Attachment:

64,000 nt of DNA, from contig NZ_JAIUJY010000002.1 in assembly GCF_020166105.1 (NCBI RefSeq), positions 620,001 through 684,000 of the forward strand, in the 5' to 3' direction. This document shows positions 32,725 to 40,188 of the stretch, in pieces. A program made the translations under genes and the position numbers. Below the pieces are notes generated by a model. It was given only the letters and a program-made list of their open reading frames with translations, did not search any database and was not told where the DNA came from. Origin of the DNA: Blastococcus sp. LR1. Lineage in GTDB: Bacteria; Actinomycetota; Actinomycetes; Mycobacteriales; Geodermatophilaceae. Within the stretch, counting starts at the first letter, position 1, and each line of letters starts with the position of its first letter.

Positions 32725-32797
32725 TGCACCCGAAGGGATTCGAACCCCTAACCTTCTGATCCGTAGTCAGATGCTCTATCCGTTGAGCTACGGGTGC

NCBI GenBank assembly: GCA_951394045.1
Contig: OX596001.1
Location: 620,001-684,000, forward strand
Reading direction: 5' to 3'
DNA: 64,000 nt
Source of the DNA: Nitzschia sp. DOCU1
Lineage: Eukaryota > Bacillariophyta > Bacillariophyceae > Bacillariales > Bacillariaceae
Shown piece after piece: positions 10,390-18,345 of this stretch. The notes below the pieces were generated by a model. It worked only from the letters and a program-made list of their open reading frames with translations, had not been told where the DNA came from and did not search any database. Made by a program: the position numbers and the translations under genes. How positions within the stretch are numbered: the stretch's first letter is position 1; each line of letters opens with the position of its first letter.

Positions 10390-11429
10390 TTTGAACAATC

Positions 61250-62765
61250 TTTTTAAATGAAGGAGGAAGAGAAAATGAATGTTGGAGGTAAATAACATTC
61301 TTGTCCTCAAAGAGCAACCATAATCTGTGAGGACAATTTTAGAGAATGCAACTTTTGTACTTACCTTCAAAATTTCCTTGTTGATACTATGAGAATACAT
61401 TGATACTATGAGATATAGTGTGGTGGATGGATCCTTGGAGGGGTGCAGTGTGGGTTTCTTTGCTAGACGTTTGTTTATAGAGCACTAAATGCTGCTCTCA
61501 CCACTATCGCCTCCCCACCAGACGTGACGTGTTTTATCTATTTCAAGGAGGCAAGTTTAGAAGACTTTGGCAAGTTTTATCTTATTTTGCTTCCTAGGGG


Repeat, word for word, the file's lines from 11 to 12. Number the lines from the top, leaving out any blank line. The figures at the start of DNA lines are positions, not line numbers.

Shown piece after piece: positions 10,390-18,345 of this stretch. The notes below the pieces were generated by a model. It worked only from the letters and a program-made list of their open reading frames with translations, had not been told where the DNA came from and did not search any database. Made by a program: the position numbers and the translations under genes. How positions within the stretch are numbered: the stretch's first letter is position 1; each line of letters opens with the position of its first letter.

Positions 10390-11429